Kailasnathar Temple
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 Video - In and Around Kailasanathar Temple
The famous Kailashnath temple is situated at Putleri Street, 1.5 km from Kanchipuram. It is an ancient temple and is a specimen of the Pallava architecture. The Pallava king Rajasimha started the temple in the 7th century AD and was completed by his son Mahendra.

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The Kailasanathar Siva temple is located in the temple town of Kanchipuram in Tamil Nadu, India. It was built great by the Pallavas in the early 8th century CE. It is famous for its splendid vimana. It also contains numerous panels showing lord Siva as Nataraja in various postures. This temple was built by Pallava King Narasimhavarman II (Rajasimhan).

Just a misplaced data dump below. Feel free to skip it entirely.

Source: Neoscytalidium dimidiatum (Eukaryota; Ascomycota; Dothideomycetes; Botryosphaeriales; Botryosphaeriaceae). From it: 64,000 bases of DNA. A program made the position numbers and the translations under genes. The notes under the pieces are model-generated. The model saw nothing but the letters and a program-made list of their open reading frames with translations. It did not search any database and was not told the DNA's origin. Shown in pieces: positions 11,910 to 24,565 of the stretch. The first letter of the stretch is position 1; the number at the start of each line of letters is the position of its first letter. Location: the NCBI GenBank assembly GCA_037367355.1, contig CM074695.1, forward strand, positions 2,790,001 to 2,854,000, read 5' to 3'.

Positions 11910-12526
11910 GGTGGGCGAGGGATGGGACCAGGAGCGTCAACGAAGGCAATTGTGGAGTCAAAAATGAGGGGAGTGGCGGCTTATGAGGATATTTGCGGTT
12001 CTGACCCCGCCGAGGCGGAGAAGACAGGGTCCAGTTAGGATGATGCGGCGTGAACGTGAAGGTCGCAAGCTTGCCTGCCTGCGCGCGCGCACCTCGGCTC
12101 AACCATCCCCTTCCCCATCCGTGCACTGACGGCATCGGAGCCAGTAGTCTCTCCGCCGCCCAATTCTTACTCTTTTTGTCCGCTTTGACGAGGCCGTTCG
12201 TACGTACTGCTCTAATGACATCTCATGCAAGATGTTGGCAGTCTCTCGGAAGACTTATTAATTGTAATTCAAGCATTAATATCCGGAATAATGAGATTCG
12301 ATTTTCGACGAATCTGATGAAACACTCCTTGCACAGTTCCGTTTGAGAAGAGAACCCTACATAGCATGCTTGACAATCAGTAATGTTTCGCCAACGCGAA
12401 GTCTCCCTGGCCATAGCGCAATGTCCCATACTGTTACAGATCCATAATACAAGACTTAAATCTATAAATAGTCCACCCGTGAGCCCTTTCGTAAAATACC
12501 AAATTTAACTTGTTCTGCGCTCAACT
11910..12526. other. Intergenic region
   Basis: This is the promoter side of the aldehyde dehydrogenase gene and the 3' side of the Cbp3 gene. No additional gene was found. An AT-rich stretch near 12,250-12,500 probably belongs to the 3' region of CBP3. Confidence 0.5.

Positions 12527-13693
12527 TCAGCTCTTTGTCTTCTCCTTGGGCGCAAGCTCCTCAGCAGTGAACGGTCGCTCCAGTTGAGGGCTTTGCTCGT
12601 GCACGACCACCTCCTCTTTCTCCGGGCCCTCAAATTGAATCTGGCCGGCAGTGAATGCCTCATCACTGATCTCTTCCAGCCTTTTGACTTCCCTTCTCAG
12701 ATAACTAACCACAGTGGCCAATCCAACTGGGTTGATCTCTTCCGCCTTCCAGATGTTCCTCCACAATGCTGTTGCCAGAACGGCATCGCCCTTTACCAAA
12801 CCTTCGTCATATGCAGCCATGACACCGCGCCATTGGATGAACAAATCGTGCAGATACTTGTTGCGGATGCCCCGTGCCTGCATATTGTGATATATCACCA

Significance of the temple
Kailasnathar Temple
It is one of the oldest structure in Kanchipuram and the finest example of Pallava architecture in South India. The foundation of the temple is made of granite while the superstructure is carved out of sandstone. The circumambulatory path around the sanctum is made in such a manner that it requires visitors to climb up and down a flight of seven stairs and to crawl through narrow ways.

The temple is adorned with many interesting sculptures of Lord Shiva in 64 poses, which presents a picture of different aspects of mythology. The fresco paintings embellish the inner walls of the shrine. The temple is unique in its architecture and is viewed more as an architectural wonder than as a holy place.

Kailasnathar Temple
Pujas are offered regularly here to the Lord Shiva-Kailashanatha. The festival of Shivaratri is held here once every year. Of all the temples in India, no other edifice has been so elaborately filled with all the 64 aspects of Lord Shiva. Two circuits, one outer and another around the sanctum adorn this temple. It is not mere walls that fringe the corridor. Small shrine-like cells have been constructed along the entire length of both sides and filled with the various exploits of Lord Shiva, not found anywhere else.